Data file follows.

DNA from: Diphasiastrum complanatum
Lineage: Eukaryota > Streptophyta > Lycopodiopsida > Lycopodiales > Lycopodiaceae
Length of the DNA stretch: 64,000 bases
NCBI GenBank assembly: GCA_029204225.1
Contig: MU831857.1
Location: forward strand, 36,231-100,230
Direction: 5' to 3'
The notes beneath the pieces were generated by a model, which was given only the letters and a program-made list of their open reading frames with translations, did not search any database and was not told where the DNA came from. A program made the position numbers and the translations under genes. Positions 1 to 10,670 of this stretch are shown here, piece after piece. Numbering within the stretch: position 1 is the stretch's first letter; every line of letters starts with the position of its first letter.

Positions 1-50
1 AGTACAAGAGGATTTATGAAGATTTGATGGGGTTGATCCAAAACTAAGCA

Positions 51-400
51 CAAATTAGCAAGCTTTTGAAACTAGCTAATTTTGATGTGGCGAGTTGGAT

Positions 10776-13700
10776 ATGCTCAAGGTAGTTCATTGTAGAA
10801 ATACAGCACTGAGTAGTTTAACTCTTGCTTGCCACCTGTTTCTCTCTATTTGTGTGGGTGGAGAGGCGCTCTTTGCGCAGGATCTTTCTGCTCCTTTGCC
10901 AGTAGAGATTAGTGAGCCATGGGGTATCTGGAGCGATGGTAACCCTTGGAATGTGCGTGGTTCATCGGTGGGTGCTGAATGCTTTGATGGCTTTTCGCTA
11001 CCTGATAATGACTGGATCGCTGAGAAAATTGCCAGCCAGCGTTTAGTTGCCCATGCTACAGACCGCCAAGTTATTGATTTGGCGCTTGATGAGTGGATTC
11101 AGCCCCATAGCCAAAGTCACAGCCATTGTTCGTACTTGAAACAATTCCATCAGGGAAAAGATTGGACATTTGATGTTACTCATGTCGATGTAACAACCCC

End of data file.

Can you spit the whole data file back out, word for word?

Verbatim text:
DNA from: Diphasiastrum complanatum
Lineage: Eukaryota > Streptophyta > Lycopodiopsida > Lycopodiales > Lycopodiaceae
Length of the DNA stretch: 64,000 bases
NCBI GenBank assembly: GCA_029204225.1
Contig: MU831857.1
Location: forward strand, 36,231-100,230
Direction: 5' to 3'
The notes beneath the pieces were generated by a model, which was given only the letters and a program-made list of their open reading frames with translations, did not search any database and was not told where the DNA came from. A program made the position numbers and the translations under genes. Positions 1 to 10,670 of this stretch are shown here, piece after piece. Numbering within the stretch: position 1 is the stretch's first letter; every line of letters starts with the position of its first letter.

Positions 1-50
1 AGTACAAGAGGATTTATGAAGATTTGATGGGGTTGATCCAAAACTAAGCA

Positions 51-400
51 CAAATTAGCAAGCTTTTGAAACTAGCTAATTTTGATGTGGCGAGTTGGAT

Positions 10776-13700
10776 ATGCTCAAGGTAGTTCATTGTAGAA
10801 ATACAGCACTGAGTAGTTTAACTCTTGCTTGCCACCTGTTTCTCTCTATTTGTGTGGGTGGAGAGGCGCTCTTTGCGCAGGATCTTTCTGCTCCTTTGCC
10901 AGTAGAGATTAGTGAGCCATGGGGTATCTGGAGCGATGGTAACCCTTGGAATGTGCGTGGTTCATCGGTGGGTGCTGAATGCTTTGATGGCTTTTCGCTA
11001 CCTGATAATGACTGGATCGCTGAGAAAATTGCCAGCCAGCGTTTAGTTGCCCATGCTACAGACCGCCAAGTTATTGATTTGGCGCTTGATGAGTGGATTC
11101 AGCCCCATAGCCAAAGTCACAGCCATTGTTCGTACTTGAAACAATTCCATCAGGGAAAAGATTGGACATTTGATGTTACTCATGTCGATGTAACAACCCC